‘It makes me happy’: 7-year-old getting new prosthetic hand, thanks to high school students

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‘It makes me happy’: 7-year-old getting new prosthetic hand, thanks to high school students

High school students in Buffalo, New York, are working on a pretty special project: a prosthetic hand for a 7-year-old in their community. Josiah Clarke was born with one hand, but his dad said he’s learned how to do everything a typical kid his age would do.”He’s a normal kid. He does everything. He plays soccer, plays basketball, plays skateboards, rollerblades, dirt bike,” Joel Clarke told WKBW. “He’s shown us he does everything. He plays video games with his nub.”Now, Josiah is excited about the possibility of a second hand, thanks to the AT&T Hand In Hand program, sponsored by WNY STEM Hub. which has teenagers building adaptive devices.”To be able to see him now and bring his ideas to life — the colors he wanted and everything, it’s very impactful,” said Elias Humphrey, a high school senior.The program allows students to learn about digital literacy and the impacts technology can have on people like Josiah.”Students are the ones that make adjustments. In this case, we made a specialized hand for him to use on his dirt bike,” said Simone Ragland, the executive Director of WNY STEM Hub. It’s the first thing Josiah says he’ll use his new hand for. “It makes me happy,” he said. “Thank you.”

High school students in Buffalo, New York, are working on a pretty special project: a prosthetic hand for a 7-year-old in their community.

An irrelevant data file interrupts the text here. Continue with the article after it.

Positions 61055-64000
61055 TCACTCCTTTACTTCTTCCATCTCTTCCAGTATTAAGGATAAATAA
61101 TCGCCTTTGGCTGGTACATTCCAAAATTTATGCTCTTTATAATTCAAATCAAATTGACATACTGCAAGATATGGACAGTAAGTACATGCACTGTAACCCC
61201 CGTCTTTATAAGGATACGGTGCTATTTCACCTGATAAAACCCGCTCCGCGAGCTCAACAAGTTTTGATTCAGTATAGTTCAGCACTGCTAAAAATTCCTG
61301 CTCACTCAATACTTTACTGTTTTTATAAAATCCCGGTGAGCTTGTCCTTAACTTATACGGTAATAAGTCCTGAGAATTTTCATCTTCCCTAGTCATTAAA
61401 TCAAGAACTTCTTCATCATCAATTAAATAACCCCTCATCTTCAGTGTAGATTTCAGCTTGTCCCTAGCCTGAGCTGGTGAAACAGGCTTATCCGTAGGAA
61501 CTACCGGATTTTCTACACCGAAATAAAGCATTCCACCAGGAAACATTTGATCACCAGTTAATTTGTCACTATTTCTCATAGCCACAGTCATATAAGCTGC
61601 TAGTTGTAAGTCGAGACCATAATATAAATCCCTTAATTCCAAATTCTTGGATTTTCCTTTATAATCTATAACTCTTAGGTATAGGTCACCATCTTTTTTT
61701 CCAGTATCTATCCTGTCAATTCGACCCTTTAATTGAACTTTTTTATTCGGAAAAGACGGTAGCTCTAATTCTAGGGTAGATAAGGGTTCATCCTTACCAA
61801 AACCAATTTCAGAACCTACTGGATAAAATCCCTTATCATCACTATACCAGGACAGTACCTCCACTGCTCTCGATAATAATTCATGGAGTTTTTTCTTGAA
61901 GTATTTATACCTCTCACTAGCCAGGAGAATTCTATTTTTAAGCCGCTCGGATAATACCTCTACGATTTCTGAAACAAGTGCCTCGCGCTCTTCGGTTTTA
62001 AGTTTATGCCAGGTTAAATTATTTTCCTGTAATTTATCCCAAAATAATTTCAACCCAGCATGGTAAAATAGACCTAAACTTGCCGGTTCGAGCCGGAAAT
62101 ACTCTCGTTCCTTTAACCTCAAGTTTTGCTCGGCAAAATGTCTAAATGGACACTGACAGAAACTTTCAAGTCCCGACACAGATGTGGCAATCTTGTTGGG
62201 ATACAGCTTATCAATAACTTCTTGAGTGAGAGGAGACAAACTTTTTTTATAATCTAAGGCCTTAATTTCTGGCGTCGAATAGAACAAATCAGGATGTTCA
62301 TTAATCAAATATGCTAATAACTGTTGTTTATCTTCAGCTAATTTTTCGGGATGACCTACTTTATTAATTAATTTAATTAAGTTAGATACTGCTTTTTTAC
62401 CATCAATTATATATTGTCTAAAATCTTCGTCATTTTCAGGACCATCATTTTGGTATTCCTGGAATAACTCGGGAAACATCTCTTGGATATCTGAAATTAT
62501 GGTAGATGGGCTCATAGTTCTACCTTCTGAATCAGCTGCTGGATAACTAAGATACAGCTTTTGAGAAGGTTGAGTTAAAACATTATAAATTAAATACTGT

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Josiah Clarke was born with one hand, but his dad said he’s learned how to do everything a typical kid his age would do.

“He’s a normal kid. He does everything. He plays soccer, plays basketball, plays skateboards, rollerblades, dirt bike,” Joel Clarke told WKBW. “He’s shown us he does everything. He plays video games with his nub.”

Now, Josiah is excited about the possibility of a second hand, thanks to the AT&T Hand In Hand program, sponsored by WNY STEM Hub. which has teenagers building adaptive devices.

“To be able to see him now and bring his ideas to life — the colors he wanted and everything, it’s very impactful,” said Elias Humphrey, a high school senior.

The program allows students to learn about digital literacy and the impacts technology can have on people like Josiah.

“Students are the ones that make adjustments. In this case, we made a specialized hand for him to use on his dirt bike,” said Simone Ragland, the executive Director of WNY STEM Hub.

It’s the first thing Josiah says he’ll use his new hand for.

“It makes me happy,” he said. “Thank you.”

Contributed by local news sources

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